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What would happen if I was standing in the LHC

  1. Sep 28, 2014 #1
    What would happen if I was standing in the LHC and I was hit by a (one) proton travelling at 99.999991% the speed of light. Would the collision burn a hole in me? or would it simply be going so fast that it passes through me without interacting with the particles in my body?
  2. jcsd
  3. Sep 28, 2014 #2


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    Several physics professors were asked this question:

  4. Sep 28, 2014 #3
    There was someone who once got hit by a particle beam in the USSR, albeit of much lower energy. It seems to have made a high-aspect ratio, extremely deep but localized radiation burn. I.E. Burning a hole in him. He did live, but had permanent injuries and... weirdness happen to that side of his face and I think even seizures.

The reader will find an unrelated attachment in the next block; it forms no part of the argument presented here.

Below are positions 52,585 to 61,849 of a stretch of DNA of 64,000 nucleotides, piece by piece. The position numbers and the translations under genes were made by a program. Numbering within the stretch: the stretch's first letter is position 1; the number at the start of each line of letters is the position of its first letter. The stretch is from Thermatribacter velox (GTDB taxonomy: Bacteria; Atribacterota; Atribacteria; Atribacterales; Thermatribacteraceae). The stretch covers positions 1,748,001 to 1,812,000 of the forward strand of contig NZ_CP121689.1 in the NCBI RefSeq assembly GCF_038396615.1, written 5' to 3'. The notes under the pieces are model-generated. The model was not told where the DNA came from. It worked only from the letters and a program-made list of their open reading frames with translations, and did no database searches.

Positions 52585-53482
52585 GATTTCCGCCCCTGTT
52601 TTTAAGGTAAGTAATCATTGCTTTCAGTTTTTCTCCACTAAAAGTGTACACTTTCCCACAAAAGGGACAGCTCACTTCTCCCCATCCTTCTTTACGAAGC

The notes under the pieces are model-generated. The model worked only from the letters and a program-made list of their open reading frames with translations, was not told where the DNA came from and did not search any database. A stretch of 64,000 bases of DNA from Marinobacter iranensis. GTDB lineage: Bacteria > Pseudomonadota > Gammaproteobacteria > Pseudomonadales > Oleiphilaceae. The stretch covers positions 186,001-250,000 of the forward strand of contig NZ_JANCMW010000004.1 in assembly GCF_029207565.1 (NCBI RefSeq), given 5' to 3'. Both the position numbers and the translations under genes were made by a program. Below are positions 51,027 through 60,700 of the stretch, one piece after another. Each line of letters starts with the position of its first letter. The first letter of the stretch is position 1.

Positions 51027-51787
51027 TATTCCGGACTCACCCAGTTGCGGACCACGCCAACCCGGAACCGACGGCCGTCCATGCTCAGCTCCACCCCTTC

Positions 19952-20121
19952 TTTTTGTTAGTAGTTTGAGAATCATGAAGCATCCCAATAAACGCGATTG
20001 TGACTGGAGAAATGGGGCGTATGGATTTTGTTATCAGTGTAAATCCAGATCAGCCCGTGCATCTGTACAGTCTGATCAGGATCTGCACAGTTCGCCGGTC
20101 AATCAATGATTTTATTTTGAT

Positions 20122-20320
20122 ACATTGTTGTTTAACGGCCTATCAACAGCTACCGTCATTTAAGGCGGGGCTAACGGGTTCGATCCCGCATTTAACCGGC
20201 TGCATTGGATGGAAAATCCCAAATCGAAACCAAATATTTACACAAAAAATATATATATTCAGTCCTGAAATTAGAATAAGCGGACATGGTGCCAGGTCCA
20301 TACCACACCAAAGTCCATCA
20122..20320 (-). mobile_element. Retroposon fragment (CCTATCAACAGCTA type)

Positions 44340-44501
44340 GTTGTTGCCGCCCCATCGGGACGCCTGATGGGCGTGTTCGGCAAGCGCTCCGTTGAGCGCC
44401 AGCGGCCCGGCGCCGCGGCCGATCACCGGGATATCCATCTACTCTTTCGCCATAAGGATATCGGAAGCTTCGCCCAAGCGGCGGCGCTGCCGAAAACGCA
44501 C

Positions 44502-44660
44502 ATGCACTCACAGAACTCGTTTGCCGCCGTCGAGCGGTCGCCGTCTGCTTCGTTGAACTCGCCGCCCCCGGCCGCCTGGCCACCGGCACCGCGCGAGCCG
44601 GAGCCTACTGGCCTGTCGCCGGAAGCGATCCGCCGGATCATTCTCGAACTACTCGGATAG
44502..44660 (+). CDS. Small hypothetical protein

Of course, with just 1 singular particle, the energy would be on the order of like a microjoule or so, so it wouldn't do much damage, probably heat up your hand or kill a few cells or something. It also depends on whether, after going through your hand and depositing a small fraction of it's kinetic energy, it got to go back around the loop multiple times and continue repeatedly being slowed in your hand.

    If it weren't moving so fast, you'd normally imagine that it would just stop dead in it's tracks after getting nanometers into you and making an explosion, but I think at that speed, the cross section of an atom that could actually have much of an effect on it's trajectory is much smaller. It probably would have to hit the nucleus, and even then, I'm not sure if that would be "solid" enough to stop them from passing straight through each other and just heating up or being blown to smithereens, but nonetheless, not fully "colliding."

    Basically, Newton's penetration depth calculation is utterly worthless here because the particles aren't colliding, they are going through each other, so it'd probably go through you, depositing a few GeV.
  5. Sep 28, 2014 #4


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    I couldn't find how many protons went through his head, but from the video provided by A.T., it sounds like they routinely deal with billions of them.
    So my guess, without doing any math, would be that you wouldn't notice anything, if it were just a single proton.
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